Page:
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College Football Betting: Buying Points – Updated

In an article we published before the 2014-2015 college football season, we explored nine of the most common college football betting line “hooks” (half-points) from the 2003-2013 seasons. The intent was to suggest when a sports bettor should “buy the hook” in college football, based on historical betting outcomes. In this article, we revisit our pre-season hook-buying recommendations and see how they fared in the 2014-2015 college football season.

 

The Two Considerations to Buying Points

As we explained in another article about buying hooks, there are two considerations for determining whether or not to buy points:

1) the expected edge (i.e. the calculated, historical advantage to buying the half-point) and

2) the price (i.e. what it costs to buy the half-point).

Both elements are critical, but it should be noted that there are some prices that should NEVER be paid for buying any hook in college football. By way of example, there are sportsbooks that charge an additional “35 cents” to buy a half-point! What that amounts to is a bettor having to pay $1.45 to win $1 (after buying that expensive half-point) instead of paying the usual $1.10 to win $1 (without buying the half-point). For the hook-buyer to benefit from such a costly half-point, the advantage would have to be at least 13.61%. In other words, in order to justify paying such a premium on a half-point, it should be the case that more than 13.61% of the time the against-the-spread outcome differs when buying that half-point compared to just betting the given point spread without buying any points. Based on the past 12 years of college football betting data (well over 9,000 games), there is literally no half-point that comes close to making a difference in at least 13.61% of its matchups. We conclude, therefore, that it is never worth buying a half-point when the price is $1.45 (-145).


Hooks and Their 2014-2015 Advantages

Comparing the 2014-2015 season results (below) to those of the 2003-2013 seasons, recommendations for four of the nine point spreads (-10.5, -14.5, +6.5, +9.5) were spot-on (meaning that our previous chart indicating when to buy and not to buy the half-point was perfectly predictive). For the other five point spreads, just one game for each kept them from being perfectly predictive. The strangest-looking example is that of -1.5: Based on our previous chart, we recommended never buying the half-point for -1.5. The 2014-2015 chart appears to recommend buying the hook for -1.5 at both -120 and -125. In actuality, only once out of the 15 times that -1.5 was the closing point spread in 2014-2015 would it have been beneficial to buy the hook. Since 1/15 = 6.67%, that one game makes it look like buying a half-point is a good recommendation when, in fact, we believe the larger sample size (of the results from 12 seasons) to be more reliable, and those results recommend against buying the half-point for -1.5 at any price.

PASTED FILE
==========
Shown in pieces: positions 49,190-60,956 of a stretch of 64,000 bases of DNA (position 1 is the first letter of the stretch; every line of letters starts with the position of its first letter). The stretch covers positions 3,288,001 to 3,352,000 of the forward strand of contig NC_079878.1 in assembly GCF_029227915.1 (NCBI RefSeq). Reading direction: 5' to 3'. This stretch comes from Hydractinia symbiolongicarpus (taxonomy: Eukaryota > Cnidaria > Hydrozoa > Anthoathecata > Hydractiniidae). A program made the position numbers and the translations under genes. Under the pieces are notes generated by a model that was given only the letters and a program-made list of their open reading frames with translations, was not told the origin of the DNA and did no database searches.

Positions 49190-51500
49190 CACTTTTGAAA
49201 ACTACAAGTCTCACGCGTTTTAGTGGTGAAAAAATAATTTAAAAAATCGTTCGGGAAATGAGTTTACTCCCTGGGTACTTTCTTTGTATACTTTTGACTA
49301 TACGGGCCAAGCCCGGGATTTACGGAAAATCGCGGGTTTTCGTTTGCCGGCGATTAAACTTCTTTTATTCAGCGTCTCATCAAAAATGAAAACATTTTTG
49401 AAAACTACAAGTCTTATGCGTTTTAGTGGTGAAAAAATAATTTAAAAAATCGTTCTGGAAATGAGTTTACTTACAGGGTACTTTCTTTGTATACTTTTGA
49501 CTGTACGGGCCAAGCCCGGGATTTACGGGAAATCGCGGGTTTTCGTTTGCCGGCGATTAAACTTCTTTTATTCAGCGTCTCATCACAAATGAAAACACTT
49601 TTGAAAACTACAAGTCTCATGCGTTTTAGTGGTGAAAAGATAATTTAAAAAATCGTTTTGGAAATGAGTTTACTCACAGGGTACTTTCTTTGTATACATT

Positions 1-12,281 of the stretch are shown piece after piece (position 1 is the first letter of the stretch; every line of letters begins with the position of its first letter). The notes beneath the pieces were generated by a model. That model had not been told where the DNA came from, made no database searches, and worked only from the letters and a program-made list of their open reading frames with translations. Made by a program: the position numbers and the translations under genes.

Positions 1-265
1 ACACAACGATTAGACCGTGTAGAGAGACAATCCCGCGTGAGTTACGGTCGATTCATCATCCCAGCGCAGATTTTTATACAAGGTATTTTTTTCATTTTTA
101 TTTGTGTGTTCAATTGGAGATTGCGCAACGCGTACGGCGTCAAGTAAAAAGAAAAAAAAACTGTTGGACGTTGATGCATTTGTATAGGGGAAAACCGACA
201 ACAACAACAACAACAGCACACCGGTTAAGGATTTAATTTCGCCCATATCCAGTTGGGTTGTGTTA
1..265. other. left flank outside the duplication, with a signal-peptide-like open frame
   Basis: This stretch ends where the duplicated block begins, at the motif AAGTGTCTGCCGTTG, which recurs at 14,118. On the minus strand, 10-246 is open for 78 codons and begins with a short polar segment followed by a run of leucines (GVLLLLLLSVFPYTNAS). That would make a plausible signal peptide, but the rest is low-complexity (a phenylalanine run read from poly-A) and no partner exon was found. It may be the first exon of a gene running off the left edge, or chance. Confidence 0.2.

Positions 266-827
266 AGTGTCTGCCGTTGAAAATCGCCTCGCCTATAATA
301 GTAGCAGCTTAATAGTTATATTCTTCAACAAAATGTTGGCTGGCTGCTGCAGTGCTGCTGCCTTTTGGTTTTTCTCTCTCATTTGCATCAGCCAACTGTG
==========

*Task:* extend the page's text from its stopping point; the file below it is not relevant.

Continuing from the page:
HOOK 2014-2015 EDGE BUY THE HOOK AT THIS PRICE?
-120
(must be >4.33%)
-125
(must be >6.35%)
-130
(must be >8.28%)
-1.5 6.67% YES YES NO
-3.5 9.1% YES YES YES
-7.5 3.03% NO NO NO
-10.5 0% NO NO NO
-14.5 5.88% YES NO NO
+2.5 6.06% YES NO NO
+6.5 7.14% YES YES NO
+9.5 0% NO NO NO
+13.5 0% NO NO NO

Conclusion

In terms of how the results of the 2014-2015 season affect our recommendations going forward, there are only two point spreads listed on the 2003-2013 chart that we would change: We will no longer recommend buying the half-point for +2.5 when the price is -130 (or more) and we will no longer recommend buying the half-point at any price for +13.5.

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